On Monday, a Boston-area grand jury indicted a former Boston College student for involuntary manslaughter after she allegedly encouraged her college boyfriend to die by suicide on his graduation day in a case similar to the conviction of Michelle Carter for involuntary manslaughter.
According to the Suffolk County district attorney’s office, former student Inyoung You was indicted on Oct. 18 after her then-boyfriend, Alexander Urtula, died by suicide less than two hours before he was set to graduate from Boston College in May. A press release from the district attorney’s office alleges You was “physically, verbally and psychologically abusive” to Urtula, which escalated in the days and hours preceding Urtula’s death.
Suffolk County District Attorney Rachael Rollins said an investigation uncovered 75,000 text messages exchanged between the couple, many of which You allegedly sent to Urtula encouraging him to die by suicide. Over the course of the 18-month relationship, which was described as manipulative and abusive, Urtula’s depression and suicidal thoughts worsened. You allegedly tracked Urtula immediately prior to his death and was present when he died.
“Ms. You’s behavior was wanton and reckless and resulted in overwhelming Mr. Urtula’s will to live,” reads a press release on the grand jury’s indictment. “She created life-threatening conditions for Mr. Urtula that she had a legal duty to alleviate, which she failed to do.”
This case is similar to Michelle Carter’s conviction for involuntary manslaughter for encouraging her then-boyfriend, Conrad Roy III, to die by suicide through a series of text messages and phone calls in 2014. Carter was convicted in 2017 and the Massachusetts Supreme Court upheld her 15-month jail sentence for Roy’s death. HBO released a documentary titled “I Love You, Now Die,” which chronicled the case against Carter and highlighted her struggle with mental health issues.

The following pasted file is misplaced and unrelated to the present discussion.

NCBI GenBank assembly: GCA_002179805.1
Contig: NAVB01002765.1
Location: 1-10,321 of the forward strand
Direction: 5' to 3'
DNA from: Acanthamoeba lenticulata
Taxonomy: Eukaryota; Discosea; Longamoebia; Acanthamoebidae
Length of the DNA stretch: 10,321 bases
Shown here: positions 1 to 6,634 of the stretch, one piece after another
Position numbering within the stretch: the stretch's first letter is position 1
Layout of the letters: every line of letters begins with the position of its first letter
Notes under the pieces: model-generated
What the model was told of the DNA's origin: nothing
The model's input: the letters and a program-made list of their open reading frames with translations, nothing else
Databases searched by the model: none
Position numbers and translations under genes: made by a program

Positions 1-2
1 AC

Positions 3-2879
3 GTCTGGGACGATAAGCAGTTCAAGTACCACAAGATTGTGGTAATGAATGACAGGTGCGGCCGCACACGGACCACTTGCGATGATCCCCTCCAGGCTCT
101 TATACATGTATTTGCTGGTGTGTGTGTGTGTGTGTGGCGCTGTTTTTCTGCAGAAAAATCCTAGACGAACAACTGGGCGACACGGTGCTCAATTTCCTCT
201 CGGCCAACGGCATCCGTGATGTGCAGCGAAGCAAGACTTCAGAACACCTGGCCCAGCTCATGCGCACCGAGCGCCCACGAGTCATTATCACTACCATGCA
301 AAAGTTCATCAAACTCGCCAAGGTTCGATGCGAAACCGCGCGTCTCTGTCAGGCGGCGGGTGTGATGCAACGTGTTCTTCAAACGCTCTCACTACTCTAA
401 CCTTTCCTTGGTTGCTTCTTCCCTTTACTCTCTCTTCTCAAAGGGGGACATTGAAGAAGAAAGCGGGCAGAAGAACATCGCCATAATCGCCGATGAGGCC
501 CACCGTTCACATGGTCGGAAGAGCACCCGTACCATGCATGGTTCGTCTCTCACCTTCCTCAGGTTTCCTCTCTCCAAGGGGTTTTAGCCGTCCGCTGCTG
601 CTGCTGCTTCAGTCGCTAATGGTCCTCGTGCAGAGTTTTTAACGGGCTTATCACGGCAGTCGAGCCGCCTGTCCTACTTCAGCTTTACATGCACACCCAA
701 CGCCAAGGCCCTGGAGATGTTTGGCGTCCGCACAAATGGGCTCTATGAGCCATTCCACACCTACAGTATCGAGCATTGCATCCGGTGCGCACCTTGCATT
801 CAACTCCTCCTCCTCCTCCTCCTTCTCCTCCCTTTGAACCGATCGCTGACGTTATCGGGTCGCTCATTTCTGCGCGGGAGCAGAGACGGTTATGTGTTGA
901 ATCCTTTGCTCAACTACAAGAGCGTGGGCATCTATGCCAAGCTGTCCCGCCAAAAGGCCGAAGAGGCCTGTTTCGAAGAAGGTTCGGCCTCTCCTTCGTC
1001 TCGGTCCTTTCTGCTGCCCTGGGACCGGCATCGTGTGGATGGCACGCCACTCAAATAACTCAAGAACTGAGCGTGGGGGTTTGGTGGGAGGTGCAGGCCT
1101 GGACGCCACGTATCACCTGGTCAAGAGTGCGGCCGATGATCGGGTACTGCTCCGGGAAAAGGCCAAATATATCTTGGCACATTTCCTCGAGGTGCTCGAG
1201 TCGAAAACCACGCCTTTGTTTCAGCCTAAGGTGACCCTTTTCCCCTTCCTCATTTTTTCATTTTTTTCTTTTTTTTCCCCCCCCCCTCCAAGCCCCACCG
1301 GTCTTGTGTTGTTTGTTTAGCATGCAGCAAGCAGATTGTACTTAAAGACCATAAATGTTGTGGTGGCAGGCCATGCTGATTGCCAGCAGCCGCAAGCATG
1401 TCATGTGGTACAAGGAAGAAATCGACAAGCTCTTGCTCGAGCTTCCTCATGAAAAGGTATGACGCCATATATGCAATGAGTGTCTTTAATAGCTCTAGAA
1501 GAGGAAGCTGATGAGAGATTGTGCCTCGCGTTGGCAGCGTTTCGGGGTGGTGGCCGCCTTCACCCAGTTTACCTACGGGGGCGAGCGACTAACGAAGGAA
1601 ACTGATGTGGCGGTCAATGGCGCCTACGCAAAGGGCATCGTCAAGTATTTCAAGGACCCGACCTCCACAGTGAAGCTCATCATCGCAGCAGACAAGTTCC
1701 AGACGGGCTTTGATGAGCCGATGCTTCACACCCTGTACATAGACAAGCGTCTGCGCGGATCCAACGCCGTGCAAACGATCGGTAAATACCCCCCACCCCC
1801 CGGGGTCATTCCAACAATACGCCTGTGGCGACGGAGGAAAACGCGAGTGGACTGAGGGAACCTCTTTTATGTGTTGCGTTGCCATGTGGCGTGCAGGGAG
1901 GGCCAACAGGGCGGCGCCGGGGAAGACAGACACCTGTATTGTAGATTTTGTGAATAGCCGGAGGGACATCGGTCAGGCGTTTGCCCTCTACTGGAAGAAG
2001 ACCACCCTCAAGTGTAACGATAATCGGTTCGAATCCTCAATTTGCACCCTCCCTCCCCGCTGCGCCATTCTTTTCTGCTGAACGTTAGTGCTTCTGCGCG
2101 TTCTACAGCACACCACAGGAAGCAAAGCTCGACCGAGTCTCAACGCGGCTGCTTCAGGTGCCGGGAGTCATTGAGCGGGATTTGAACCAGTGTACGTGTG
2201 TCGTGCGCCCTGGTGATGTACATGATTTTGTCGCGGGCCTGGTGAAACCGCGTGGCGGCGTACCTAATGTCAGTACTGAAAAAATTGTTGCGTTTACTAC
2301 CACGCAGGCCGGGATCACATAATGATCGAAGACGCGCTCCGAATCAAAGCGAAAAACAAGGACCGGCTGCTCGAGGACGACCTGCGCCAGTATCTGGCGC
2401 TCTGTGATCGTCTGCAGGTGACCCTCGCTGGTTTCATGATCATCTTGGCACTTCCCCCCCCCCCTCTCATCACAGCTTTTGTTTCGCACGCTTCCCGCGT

As a result of Carter’s criminal case and Roy’s death, Massachusetts introduced legislation in July called “Conrad’s Law,” encouraged by Roy’s mother, Lynn Roy. The legislation would criminalize encouraging someone to die by suicide, punishable by up to five years in jail. Carter’s conviction, and Conrad’s Law, remain controversial in the eyes of free speech advocates and others who think a manslaughter conviction is overreaching.
When asked during a press conference about the similarities of You’s case to Carter’s, district attorney Rollins said this case is different. You not only sent Urtula thousands of text messages, but she was in close physical proximity. Carter and Roy communicated largely by text and phone calls long distance.
“We have, quite frankly, I would say, the opposite of that,” Rollins said, according to the New York Times. “We have a barrage of a complete and utter attack on this man’s very will and conscience and psyche by an individual, to the tune of 47,000 text messages in the two months leading up, and an awareness, we would argue, of his frail state at that point.”
You will be scheduled for arraignment at a date yet to be determined. She is currently in her native South Korea and authorities are working to bring her back to the United States, according to the New York Times.
Boston College spokesperson Jack Dunn told the Times Urtula was a biology major and worked as a researcher in New York prior to his death in May.
“Alexander was a gifted student at Boston College, who was involved in many activities, including the Philippine Society of Boston College,” Dunn said. “We continue to offer our condolences to Alex’s family.”